NASA is using carbon nanotubes to cut thermal resistance, aiming to improve heat flow between chips and heatsinks. Li’s alternative uses a form of nanotube called carbon nanofibres in the interface. With two [plain] pieces of silicon, the interface resistance is about 2cm²K/W which can be improved with grease or solder. People are shooting for less than 0.5cm²K/W; and 0.2 for the next generation. We can achieve 0.2 already and it is under-optimised.”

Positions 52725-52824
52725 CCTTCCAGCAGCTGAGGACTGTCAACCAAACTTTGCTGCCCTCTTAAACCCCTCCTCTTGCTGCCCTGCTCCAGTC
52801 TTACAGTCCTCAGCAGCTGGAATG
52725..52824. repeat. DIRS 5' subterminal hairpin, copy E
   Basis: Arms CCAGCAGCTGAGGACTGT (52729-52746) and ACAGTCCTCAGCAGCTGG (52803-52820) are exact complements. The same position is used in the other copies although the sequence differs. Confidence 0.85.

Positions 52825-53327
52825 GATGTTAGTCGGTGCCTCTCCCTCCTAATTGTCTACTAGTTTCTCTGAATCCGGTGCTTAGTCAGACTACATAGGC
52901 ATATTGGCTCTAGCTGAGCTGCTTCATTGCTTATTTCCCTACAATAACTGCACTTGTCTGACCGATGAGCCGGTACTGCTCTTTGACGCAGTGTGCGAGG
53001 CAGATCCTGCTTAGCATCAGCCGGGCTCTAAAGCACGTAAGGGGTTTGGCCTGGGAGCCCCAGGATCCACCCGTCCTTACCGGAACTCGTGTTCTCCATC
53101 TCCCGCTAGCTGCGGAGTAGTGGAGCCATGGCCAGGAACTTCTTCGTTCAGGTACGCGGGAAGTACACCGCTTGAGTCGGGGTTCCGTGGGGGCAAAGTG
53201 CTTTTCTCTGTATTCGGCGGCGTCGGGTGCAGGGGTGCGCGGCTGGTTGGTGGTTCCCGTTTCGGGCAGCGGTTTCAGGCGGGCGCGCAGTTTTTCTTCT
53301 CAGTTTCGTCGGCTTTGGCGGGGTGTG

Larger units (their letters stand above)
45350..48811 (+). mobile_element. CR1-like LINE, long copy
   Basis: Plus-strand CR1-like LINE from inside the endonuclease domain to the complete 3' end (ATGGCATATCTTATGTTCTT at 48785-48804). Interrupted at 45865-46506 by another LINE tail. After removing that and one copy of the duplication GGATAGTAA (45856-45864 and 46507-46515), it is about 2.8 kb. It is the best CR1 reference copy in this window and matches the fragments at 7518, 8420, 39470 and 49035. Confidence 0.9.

The NASA interface relies on the incredible thermal conductivity of carbon nanotubes. “There is a lot of interest in this thermal conductivity. There is literature to say it is as high as diamond. But it is highly anisotropic,” said Li. Along the length of the tube it has diamond-like thermal conductivity, but heat does not pass into the side of the tube easily. “If nanotubes are packed together like spaghetti, thermal conductivity is very poor.